Son’s Island is a three-and-a-half acre island on Lake Placid that is part daytime fun with thatched-roof, day-use cabana rentals and part peaceful island nights for those renting one of two vintage RV trailers.

The 26 cabanas, including water, electricity, barbecue pit and floating boat dock, make this a great spot for families and water lovers. Large cypress and pecan trees keep the island cool during the day while playing volleyball or a game of horseshoes or washers. Guests can bring their own boat, rent a kayak or paddleboard, or use the waterslide or rope swing to jump on in.

Once the island shuts down for the night (between 5:30 and 7 p.m. depending on season), only those renting the two vintage RV trailers are allowed to stay overnight. With the whole island to yourself, you can wind down in a hammock or cook dinner over the fire pit.

“People love the experience and return for more,” says Best Texas Travel owner Byron Riedel. He owns four properties around New Braunfels and Seguin, but he said that this is his most unique one. He purchased the lush island last year and fixed it up after the floods. Busy season runs Memorial Day to Labor Day and the island will close during the winter, so plan ahead. If the trailers are full, check out Geronimo Creek Retreat, another of Riedel’s nearby properties. It features four tree house cabins and five tepees along a spring-fed creek.


Sinya on Lone Man Creek (Photo by Craig Washburn)

A Romantic Glamping Getaway

Sinya on Lone Man Creek, Wimberley

Often described as magical, Sinya is an African safari tent for two nestled comfortably into the hillside overlooking Lone Man Creek. Owner Lynn Gallimore had the tent shipped from South Africa so that she could bring a taste of her time in Tanzania to Texas.

Sinya, named after an orphaned elephant in Kenya that Gallimore fosters, is as glamorous as tents can get, with billowy ceilings, heating and air conditioning, Turkish towels, a king-size bed, and an indoor restroom with an antique claw-foot tub. During the day, you can hike in the creek bed or fish by the dam, but most people like to just relax and hang out on the hammock or soak in the Japanese hot tub, according to Gallimore. You also can indulge in a massage on the veranda.

A small kitchenette, complete with herbs and spices, is provided, as is a grill.

Sinya attracts people from all over the world, but most of Gallimore’s guests are Texas artists, musicians, and couples looking for a romantic retreat, many of which return time and time again.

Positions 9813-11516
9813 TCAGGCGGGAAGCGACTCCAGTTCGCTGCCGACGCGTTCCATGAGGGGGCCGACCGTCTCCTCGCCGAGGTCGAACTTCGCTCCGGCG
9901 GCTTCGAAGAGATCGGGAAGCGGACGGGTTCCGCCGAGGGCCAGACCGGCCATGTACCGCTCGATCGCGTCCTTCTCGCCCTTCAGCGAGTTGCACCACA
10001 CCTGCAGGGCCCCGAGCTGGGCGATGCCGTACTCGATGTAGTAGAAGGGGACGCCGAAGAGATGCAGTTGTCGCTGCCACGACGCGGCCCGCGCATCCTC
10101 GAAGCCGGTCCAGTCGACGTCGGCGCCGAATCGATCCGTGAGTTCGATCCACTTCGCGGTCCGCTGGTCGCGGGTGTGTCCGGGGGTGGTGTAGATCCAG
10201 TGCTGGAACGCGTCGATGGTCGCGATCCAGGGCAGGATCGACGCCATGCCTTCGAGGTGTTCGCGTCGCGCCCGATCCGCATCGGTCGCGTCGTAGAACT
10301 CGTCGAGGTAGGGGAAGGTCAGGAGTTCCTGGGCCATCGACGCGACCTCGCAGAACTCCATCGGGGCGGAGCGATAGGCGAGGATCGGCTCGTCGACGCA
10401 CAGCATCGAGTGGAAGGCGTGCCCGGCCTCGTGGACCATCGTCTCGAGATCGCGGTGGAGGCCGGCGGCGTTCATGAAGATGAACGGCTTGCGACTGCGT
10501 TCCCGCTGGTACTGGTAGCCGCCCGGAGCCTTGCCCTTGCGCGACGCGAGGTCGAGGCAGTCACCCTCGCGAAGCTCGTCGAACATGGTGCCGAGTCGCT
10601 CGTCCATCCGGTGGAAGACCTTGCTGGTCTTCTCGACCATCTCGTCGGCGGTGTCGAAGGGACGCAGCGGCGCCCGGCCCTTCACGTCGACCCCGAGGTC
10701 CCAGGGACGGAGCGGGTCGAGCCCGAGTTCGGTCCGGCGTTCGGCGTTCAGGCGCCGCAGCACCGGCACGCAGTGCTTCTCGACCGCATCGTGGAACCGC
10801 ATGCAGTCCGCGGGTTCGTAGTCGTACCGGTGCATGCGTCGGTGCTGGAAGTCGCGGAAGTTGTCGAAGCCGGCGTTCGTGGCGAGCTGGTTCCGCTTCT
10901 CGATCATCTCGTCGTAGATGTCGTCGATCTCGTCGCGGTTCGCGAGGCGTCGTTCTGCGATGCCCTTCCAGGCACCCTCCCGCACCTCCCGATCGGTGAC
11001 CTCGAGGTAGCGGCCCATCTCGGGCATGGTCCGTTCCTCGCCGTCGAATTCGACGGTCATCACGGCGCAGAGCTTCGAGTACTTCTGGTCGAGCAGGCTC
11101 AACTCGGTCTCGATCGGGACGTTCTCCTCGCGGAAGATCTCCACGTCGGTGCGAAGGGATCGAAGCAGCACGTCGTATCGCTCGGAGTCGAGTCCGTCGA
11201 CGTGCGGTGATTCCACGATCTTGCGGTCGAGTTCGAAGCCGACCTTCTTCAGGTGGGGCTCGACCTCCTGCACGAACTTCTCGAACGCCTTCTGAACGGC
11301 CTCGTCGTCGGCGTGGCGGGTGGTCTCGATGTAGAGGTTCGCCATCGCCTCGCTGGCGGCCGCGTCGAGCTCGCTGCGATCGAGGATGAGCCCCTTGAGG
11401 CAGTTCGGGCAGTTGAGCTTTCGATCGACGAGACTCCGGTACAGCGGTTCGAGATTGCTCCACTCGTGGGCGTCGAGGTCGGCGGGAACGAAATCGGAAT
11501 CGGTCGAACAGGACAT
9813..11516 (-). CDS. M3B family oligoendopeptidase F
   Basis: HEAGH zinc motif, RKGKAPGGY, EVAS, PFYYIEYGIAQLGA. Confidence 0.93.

ElCosmicoImperialMansionTrailer TeepeeNickSimonite

El Cosmico’s Imperial Mansion trailer. (Photo by Nick Simonite)

A Simple Wonder out West

El Cosmico, Marfa

Getting to El Cosmico is an adventure in itself. Located in the remote West Texas town of Marfa, this chic modern-day campground is a three-hour drive from the nearest town of El Paso, but that’s more of a draw than a deterrent. Since artist Donald Judd set up shop in Marfa in the 1970s, this charming one-stoplight town has been a magnet for adventurous and creative souls, and recently it has garnered the attention of hipsters and celebrities—most recently Beyoncé—as well. El Cosmico was the creation of attorney-turned-hotelier Liz Lambert, who wanted to return to her roots in West Texas and capture the spirit of the land. Everything on the 21-acre property is about simplicity, community and a concept described as “Dolce Far Niete,” or the freedom to do nothing. Among the trailers, safari tents, tepees, and yurts dotting the desert landscape are a communal bathhouse and kitchen, a hammock grove, wood-fired hot tubs, and a lounge (the only place where you can get wireless access). Wander into town to check out the art galleries and dining options representative of the town’s quirky spirit, such as the Boyz2Men food trailer and the Museum of Electronic Wonders & Late Night Grilled Cheese Parlour. At night, head to the Marfa Lights Viewing Center, nine miles east of the town, to try to get a glimpse of the mysterious glowing orbs for a truly otherworldly experience.